First, let us start with BHP Group (ASX: BHP). I estimate the average investor cost basis to be around $37.69. Note that the orange line acts as technical support in bull markets, and as an overhead resistance level in bear markets. On current broker estimates, BHP is below 8x on a forward price-to-earnings basis. Those numbers may move up a little, towards 10x, as brokers factor in lower iron ore prices, but BHP also has oil and gas, nickel, copper and metallurgical coal. In this market, we think that level will act as support to investors who own the stock now, redeploying dividend payments to buy more.
Next, let us look at Rio Tinto Ltd (ASX: RIO). Current cost basis is around $103.79. Since the stock punched through that level, we should anticipate some possible congestion as some weaker hands sell the anticipated rally. For those who are students of the limit order book, it can be helpful to watch where the limit orders are coming in around that mark. You can be forewarned of resistance if selling volume piles up ahead of the stock around cost basis.
The story is similar with Fortescue Metals Group (ASX: FMG). This stock has much greater inherent leverage to swings in iron ore prices and so punched through support. Knowing which stocks are more sensitive to fundamentals can help traders discern sentiment for the wider complex of iron ore names. Shrewd traders are more active in these sensitives on both the long and the short side. Expect a much more dynamic order book with orders coming in around current levels. A large break to the upside, on sustained trading volume could be interpreted as a positive bullish sign for the complex as a whole.
Mineral Resources (ASX: MIN) is the odd one out here on the sentiment side. It remains very strongly in profit for investors. That is a two-edged sword. On the one hand, there is more unrealized profit to take if we are heading into a bear market. On the other hand, the investor support is likely to be pretty strong if we clear these headwinds on Chinese real estate, and the coming US Debt Ceiling Limit negotiations. You can always wait to figure out the answers to those questions. We should have a pretty good idea by mid October.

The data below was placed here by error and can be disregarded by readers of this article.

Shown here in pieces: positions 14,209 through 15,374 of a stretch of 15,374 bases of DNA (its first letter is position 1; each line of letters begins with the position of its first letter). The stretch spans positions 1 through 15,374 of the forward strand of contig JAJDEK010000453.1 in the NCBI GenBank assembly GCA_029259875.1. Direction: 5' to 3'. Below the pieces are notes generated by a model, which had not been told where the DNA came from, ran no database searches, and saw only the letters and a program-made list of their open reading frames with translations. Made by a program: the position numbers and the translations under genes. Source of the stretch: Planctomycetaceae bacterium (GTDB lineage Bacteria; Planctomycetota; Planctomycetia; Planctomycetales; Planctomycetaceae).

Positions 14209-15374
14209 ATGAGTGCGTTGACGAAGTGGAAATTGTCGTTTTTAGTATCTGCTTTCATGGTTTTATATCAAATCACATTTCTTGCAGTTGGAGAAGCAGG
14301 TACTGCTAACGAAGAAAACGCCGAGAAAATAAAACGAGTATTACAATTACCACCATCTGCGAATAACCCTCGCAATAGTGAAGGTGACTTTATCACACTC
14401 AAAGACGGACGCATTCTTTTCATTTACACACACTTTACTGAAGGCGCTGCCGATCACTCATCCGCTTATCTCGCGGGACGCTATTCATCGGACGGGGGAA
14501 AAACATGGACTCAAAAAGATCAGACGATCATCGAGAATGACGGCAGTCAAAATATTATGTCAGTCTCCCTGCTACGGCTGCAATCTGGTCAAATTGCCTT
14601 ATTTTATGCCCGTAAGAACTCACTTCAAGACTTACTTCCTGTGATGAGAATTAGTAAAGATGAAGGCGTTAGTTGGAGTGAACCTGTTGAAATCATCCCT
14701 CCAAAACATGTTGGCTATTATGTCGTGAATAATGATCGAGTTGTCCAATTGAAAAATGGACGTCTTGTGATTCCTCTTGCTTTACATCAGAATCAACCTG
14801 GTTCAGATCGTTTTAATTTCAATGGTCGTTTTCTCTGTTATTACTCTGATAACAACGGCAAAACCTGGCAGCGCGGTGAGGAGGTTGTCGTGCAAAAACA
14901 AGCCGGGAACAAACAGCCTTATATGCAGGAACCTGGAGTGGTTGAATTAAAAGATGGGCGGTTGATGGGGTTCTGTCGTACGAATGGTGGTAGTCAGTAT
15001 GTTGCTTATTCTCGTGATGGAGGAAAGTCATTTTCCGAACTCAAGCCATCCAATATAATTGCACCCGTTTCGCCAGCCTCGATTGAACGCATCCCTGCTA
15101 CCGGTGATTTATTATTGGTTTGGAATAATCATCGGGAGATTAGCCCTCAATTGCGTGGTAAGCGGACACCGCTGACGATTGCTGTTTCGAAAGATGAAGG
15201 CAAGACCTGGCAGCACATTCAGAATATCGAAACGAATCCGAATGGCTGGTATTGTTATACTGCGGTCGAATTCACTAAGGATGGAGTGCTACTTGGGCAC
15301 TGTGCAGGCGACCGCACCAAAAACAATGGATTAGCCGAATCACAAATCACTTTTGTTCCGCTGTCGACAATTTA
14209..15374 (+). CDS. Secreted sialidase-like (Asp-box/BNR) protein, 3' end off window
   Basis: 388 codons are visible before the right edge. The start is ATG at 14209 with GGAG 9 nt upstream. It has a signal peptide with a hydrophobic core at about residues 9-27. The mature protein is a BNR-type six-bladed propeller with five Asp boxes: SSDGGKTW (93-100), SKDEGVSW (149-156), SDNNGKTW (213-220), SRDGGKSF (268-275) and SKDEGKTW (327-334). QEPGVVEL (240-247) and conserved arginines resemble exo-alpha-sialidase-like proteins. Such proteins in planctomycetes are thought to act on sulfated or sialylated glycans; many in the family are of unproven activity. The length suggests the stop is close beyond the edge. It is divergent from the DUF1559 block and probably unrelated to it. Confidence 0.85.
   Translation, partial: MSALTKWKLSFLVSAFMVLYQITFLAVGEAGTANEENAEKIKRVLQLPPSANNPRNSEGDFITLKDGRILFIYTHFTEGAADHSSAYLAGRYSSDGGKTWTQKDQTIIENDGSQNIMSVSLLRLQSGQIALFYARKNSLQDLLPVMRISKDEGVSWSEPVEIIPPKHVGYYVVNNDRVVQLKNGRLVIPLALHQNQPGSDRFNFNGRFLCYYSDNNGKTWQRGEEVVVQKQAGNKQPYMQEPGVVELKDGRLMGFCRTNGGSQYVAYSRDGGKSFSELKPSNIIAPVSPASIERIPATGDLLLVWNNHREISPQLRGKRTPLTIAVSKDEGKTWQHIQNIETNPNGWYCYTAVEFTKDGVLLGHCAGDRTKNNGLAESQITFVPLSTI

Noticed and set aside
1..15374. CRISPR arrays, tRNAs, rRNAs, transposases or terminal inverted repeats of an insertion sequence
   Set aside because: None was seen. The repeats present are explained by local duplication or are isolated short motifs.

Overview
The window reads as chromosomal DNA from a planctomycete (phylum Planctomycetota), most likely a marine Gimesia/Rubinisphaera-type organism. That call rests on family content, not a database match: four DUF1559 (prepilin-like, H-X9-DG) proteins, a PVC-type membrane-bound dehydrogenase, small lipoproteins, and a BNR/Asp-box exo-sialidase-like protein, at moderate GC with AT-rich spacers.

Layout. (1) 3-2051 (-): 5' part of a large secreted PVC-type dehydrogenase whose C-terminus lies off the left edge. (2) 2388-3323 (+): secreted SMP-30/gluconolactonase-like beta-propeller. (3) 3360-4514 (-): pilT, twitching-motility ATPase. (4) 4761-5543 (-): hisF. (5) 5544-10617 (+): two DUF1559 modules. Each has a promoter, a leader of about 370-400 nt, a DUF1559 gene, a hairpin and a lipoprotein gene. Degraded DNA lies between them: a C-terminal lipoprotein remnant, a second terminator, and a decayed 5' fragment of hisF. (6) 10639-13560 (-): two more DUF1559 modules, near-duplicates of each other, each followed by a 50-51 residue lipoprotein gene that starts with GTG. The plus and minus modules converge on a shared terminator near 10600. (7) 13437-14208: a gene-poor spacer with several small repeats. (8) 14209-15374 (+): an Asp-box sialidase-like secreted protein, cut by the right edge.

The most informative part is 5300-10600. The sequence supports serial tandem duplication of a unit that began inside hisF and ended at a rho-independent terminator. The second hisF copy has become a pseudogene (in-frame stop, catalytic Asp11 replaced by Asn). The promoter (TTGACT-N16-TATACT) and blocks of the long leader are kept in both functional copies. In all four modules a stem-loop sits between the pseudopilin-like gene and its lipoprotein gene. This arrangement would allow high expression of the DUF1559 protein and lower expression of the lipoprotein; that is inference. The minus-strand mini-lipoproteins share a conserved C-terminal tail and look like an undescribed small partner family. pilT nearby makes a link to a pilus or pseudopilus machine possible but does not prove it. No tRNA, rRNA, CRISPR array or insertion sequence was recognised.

The foregoing offers an introduction to how Jevons Global thinks about market sentiment. In our view, the active investor needs to consider a range of factors from the macro signals, the valuation signals, and the technical market signals.
Right now, the iron ore complex is in the midst of a very significant correction. Looking forward, it is necessary to weigh risks against a deeper and longer slowdown in China, or the alternate viewpoint that we are experiencing an early cycle inventory correction.
In our view, it is more likely a sharp inventory correction in an early stage bull market for wider commodities. The drivers of this trend are the usual suspects in China, but now broadened by the prospect of a fundamental shift in Western economics towards fiscal stimulus.
As always in markets, we will not know until we know, but we hope the above discussion of technical indicators, that speak to investor sentiment, has been helpful.
Do reach out in the comments section, and click follow if you would like to learn more.
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Dr Kingsley Jones is Founding Partner/CIO for Jevons Global. He has been Portfolio Manager for the Macquarie Global Thematic Fund and Global Head of Quantitative Trading Research at AllianceBernstein, and holds a PhD in Theoretical Physics....